One Thousand Museum Tower

Owner: 1000 Museum LLC
1000 Biscayne Blvd, Miami, Florida

Architect: Zaha Hadid Architects & O’Donnell Dannwolf & Partners Architects
Engineer: DeSimone Consulting Engineers
Construction Management: Plaza Construction
General Contractor: Plaza Construction
Concrete Contractor: CAPFORM Inc.
Total Project Cost: $450 Million


The tower’s exoskeleton is designed to carry gravity loads of the tower and to withstand high-velocity, hurricane wind forces. A traditional approach to withstand wind pressure on 709-foot tower would have required significantly thicker shear walls resulting in less sellable area for the developer. To increase the project’s profitability, a non-traditional approach was required to minimize the thickness of shear wall.

As a solution, DeSimone utilized the tower’s sculptural features as a structural exoskeleton. The modified structural element was employed as a bracing system in tandem with traditional shear walls to achieve more efficient, thinner shear walls. After several rounds of discussion and coordination with Zaha Hadid Architects, the exoskeleton’s profile was adjusted and optimized to form a hybrid bracing pattern. The shear walls and exoskeleton columns were poured with the high-strength concrete – 12,000 psi from base to mid-height and a 10,000 psi for the remaining height.


To further optimize and reduce sizes of the shear walls and the exoskeleton columns, DeSimone used the concrete’s full modulus of elasticity in the design. However, concrete mix design with the local limestone aggregates from Florida quarries does not yield the full modulus of elasticity as required by ACI 318. Instead, granite aggregates were imported from outside Florida state to achieve the full modulus of elasticity. Throughout the project, Grade 75 steel was used for vertical reinforcement. Grade 100 steel was used in places of heavy steel congestion.

The complex shape of exoskeleton structure proved difficult to cast and to form as required by the architect. It was also determined, after initial cost studies, that the traditional approach would not be cost effective and could add significant time to the overall project schedule. Following a series of studies, the project team decided to use GFRC panels as permanent formwork to resolve the casting and forming issues, and to avoid compromising the shape of exoskeleton structure. This approach was implemented from the 15th floor to the pinnacle of the structure.

Below the 15th floor, many of the exoskeleton’s architectural forms are quite large, measuring 25-feet-long and 5-feet-thick. For these lower levels, the shapes were structurally simplified into rectangular sections. The simplified shapes were then covered with the GFRC cladding. This approach eliminated approximately four months from of the project schedule.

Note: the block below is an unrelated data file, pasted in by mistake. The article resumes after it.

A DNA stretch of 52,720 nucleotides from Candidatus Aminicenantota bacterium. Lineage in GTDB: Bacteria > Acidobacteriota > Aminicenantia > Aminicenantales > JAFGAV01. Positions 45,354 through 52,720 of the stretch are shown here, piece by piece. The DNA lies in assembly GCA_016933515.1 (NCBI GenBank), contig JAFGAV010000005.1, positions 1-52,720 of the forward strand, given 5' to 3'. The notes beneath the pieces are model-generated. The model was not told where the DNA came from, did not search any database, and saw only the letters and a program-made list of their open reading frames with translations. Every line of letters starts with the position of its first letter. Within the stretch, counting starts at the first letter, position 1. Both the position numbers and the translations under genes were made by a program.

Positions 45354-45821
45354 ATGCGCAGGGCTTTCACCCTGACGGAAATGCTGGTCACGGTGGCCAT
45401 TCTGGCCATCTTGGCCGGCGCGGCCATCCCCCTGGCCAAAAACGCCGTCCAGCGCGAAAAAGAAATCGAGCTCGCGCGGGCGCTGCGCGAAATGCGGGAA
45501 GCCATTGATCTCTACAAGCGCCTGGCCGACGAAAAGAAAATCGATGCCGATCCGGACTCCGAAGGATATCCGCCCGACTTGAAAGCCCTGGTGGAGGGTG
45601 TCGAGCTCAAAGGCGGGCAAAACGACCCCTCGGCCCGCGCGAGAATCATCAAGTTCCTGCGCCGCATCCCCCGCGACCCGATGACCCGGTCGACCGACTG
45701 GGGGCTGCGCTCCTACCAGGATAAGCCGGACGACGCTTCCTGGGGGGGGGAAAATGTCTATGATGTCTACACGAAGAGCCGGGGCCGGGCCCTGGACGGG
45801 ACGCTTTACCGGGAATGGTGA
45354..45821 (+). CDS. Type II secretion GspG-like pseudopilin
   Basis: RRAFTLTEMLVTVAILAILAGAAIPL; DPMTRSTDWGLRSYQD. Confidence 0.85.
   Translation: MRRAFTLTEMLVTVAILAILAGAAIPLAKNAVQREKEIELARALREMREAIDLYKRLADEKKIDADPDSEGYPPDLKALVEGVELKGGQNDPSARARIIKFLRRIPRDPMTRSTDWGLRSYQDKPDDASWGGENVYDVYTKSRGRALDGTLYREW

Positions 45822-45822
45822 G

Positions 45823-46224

For the interior environment of One Thousand Museum, Zaha Hadid envisioned column-free layouts to deliver unobstructed views of the surrounding city and of the Atlantic Ocean. However, initial layouts included numerous interior columns to maintain a slab thickness of eight inches. Through discussions with the entire development team, a thicker slab was implemented to require only two interior columns. The resulting floor plan includes clear spans from core to glass of up to 45 feet as desired by the architect.


Design of the structure’s foundation system was also a challenge for the project team. Even after reducing the typical floor thickness to 11 inches, the slabs remained thicker than a traditional 9 inch thick slab. The additional thickness resulted in higher gravity loads on the foundation system. In addition to gravity loads, the project site is located just south of a 48-story high-rise tower whose foundation system sits only 2-inches away from One Thousand Museum’s property line. All considered, the selected foundation system would have to ensure the least possible tower settlement, to prevent major impact on the adjacent property.

Based on the subsurface conditions and the preliminary soil analysis, the 30 inch diameter, 165 foot deep Auger Cast-In-Place (ACIP) piles were selected. The ACIP had a capacity of 1,050 tons in compression and 250 tons in tension. The tower is supported on a 12-foot-thick deep mat foundation measuring 147-feet-wide by 149.5-feet-deep. The mat foundation is supported on 227 30-inch ACIP piles and it is expected to settle only 2.5 to 3.5 inches in a dish like pattern with the greatest magnitudes in the core. These magnitudes diminish with increasing distance from these areas.